In my endless approach to do “commentaries” on ancient Church fathers, I have not even half-way finished with the first one I started, which is St. Clement of Rome. Yet, I cannot contain myself to show that I am a huge fan of “Saint” Origen. I wish perhaps to give a letter to our Coptic Pope on the idea to create an Orthodox feast of “All Deans’ Day” (like “All Saints’ Day” or “All Martyrs’ Day” in our respective Orthodox traditions), where if at the very least we cannot venerate Origen, we can indirectly venerate all the Deans of the Church of Alexandria, from Pope St. Justus all the way to Archdeacon St. Habib Girgis.
Holy and Blessed martyr Origen, pray for us all!
David Bentley Hart is his own man, with his own distinctive voice and writing style—and thank God for that. His theological writings have been described as brilliant, incisive, penetrating, trenchant, over-blown, outrageous. He is impossible to pigeon-hole. He has read deeply in the Church Fathers, yet his theology can hardly be described as mere repetition of ancient views. He is a communicant of the Orthodox Church, yet his fellow Eastern theologians pay him little attention. One reviewer of his Beauty of the Infinite complained that the book is not Orthodox theology. Hart characteristically replied:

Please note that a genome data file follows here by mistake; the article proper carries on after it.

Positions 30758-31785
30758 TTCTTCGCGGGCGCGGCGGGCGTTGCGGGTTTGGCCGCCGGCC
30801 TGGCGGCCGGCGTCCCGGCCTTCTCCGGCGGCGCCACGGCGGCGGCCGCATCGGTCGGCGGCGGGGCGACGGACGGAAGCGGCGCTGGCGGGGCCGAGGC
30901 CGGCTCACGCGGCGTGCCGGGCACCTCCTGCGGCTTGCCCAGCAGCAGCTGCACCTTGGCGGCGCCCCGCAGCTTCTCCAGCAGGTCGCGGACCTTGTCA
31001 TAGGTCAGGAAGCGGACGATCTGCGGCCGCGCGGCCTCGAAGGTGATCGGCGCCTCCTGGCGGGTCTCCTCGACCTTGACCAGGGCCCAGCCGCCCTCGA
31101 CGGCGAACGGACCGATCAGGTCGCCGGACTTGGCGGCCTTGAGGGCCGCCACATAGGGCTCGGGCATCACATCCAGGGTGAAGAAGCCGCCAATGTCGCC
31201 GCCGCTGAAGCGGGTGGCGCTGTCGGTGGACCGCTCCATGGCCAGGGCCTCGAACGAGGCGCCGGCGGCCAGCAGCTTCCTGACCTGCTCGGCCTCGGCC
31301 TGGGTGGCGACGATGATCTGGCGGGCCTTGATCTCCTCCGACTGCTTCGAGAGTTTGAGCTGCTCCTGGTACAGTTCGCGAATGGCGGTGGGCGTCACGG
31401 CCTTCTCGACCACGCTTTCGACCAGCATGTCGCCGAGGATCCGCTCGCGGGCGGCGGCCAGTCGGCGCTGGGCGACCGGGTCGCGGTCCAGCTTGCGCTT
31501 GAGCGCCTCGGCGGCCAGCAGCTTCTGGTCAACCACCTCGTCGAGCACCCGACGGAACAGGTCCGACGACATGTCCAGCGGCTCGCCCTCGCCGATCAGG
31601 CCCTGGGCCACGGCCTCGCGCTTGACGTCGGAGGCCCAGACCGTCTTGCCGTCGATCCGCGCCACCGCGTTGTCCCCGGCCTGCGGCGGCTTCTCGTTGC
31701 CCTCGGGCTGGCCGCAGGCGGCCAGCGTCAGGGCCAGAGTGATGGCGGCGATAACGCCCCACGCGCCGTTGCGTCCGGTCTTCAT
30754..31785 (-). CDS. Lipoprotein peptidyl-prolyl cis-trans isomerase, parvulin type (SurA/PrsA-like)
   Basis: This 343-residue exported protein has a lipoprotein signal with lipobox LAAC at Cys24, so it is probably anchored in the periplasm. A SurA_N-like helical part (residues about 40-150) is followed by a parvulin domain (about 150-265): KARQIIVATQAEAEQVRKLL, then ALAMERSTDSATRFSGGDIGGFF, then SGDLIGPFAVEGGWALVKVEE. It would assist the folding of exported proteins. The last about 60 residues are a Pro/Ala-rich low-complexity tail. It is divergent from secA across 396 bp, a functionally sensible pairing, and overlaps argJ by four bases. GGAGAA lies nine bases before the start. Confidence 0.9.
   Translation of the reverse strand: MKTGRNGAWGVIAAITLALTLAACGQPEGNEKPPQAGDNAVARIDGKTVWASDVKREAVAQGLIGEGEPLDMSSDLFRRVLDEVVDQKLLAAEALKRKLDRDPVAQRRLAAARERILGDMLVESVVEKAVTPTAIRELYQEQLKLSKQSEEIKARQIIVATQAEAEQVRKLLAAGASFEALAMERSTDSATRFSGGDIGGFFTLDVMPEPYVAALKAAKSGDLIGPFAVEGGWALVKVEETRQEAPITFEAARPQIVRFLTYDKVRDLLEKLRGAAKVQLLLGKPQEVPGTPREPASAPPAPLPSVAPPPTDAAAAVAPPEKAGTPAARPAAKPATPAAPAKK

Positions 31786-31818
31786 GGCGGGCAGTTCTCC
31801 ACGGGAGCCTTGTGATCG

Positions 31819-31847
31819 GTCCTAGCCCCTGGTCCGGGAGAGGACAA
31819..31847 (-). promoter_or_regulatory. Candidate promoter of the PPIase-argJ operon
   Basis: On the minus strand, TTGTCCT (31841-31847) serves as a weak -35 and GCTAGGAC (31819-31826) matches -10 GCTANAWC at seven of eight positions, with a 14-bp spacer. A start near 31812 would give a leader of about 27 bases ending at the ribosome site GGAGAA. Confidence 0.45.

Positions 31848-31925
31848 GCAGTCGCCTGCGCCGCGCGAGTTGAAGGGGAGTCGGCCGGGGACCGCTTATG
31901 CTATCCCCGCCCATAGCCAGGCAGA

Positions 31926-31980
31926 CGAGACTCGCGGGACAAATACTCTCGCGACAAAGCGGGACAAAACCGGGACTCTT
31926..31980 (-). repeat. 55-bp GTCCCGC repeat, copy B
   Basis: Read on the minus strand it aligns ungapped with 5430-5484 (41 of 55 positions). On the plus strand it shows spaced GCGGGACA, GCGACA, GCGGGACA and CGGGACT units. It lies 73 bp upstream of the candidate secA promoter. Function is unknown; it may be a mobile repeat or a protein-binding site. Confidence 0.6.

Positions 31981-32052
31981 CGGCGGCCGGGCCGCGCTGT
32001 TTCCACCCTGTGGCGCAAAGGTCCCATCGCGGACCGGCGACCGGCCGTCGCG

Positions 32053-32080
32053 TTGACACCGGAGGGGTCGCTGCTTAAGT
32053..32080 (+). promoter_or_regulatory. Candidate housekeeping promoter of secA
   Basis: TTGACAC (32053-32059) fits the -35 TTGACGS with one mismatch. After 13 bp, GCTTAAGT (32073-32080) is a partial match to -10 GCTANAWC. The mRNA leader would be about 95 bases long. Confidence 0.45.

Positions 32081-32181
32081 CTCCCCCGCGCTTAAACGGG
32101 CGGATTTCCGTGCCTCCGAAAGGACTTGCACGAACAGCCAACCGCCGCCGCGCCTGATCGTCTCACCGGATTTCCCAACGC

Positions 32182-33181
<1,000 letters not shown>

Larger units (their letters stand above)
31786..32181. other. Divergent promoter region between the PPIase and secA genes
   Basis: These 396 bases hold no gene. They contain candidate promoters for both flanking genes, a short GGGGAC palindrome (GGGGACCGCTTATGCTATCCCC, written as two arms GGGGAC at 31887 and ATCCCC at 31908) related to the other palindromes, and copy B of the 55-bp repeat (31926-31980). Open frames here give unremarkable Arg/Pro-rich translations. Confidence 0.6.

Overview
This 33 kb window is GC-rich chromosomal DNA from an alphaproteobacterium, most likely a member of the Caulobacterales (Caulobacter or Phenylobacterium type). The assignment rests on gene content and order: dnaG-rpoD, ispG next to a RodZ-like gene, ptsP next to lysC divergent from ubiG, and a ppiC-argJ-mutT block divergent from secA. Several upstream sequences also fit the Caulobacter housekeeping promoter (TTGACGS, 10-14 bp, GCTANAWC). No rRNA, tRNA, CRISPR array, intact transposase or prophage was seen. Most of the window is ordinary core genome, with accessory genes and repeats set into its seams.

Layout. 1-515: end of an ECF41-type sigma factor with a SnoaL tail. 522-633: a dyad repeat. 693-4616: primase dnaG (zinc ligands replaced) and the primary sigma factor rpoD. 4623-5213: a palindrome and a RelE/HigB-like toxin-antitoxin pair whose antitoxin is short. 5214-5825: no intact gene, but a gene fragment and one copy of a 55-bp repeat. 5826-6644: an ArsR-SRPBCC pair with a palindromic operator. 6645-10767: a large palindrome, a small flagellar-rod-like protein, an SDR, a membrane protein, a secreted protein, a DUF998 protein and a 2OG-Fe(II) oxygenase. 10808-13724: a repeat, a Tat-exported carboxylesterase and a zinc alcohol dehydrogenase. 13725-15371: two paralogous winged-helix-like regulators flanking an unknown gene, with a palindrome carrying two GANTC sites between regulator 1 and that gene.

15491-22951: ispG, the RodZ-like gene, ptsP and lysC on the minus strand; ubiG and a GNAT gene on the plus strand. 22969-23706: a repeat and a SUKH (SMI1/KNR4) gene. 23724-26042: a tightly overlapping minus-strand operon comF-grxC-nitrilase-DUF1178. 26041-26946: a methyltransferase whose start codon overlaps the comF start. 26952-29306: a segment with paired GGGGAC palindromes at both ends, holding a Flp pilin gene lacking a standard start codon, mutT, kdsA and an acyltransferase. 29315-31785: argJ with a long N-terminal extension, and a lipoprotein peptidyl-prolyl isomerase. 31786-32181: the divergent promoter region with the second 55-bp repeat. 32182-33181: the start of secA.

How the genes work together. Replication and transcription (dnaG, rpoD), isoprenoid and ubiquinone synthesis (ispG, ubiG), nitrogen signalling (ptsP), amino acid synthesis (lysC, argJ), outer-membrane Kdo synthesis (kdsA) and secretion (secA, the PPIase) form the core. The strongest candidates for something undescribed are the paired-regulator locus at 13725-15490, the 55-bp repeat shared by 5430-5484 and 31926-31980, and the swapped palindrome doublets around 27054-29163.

Of course it is. Admittedly it does not much resemble the sort of ‘neo-Palamite’, ‘neo-patristic’ books which have dominated Eastern theology since the middle of the last century, when the great ressourcements movement that has done so much to define modern Orthodoxy was inaugurated. But Orthodox theology has taken many forms over the centuries—mystical, scholastic, mystagogical…
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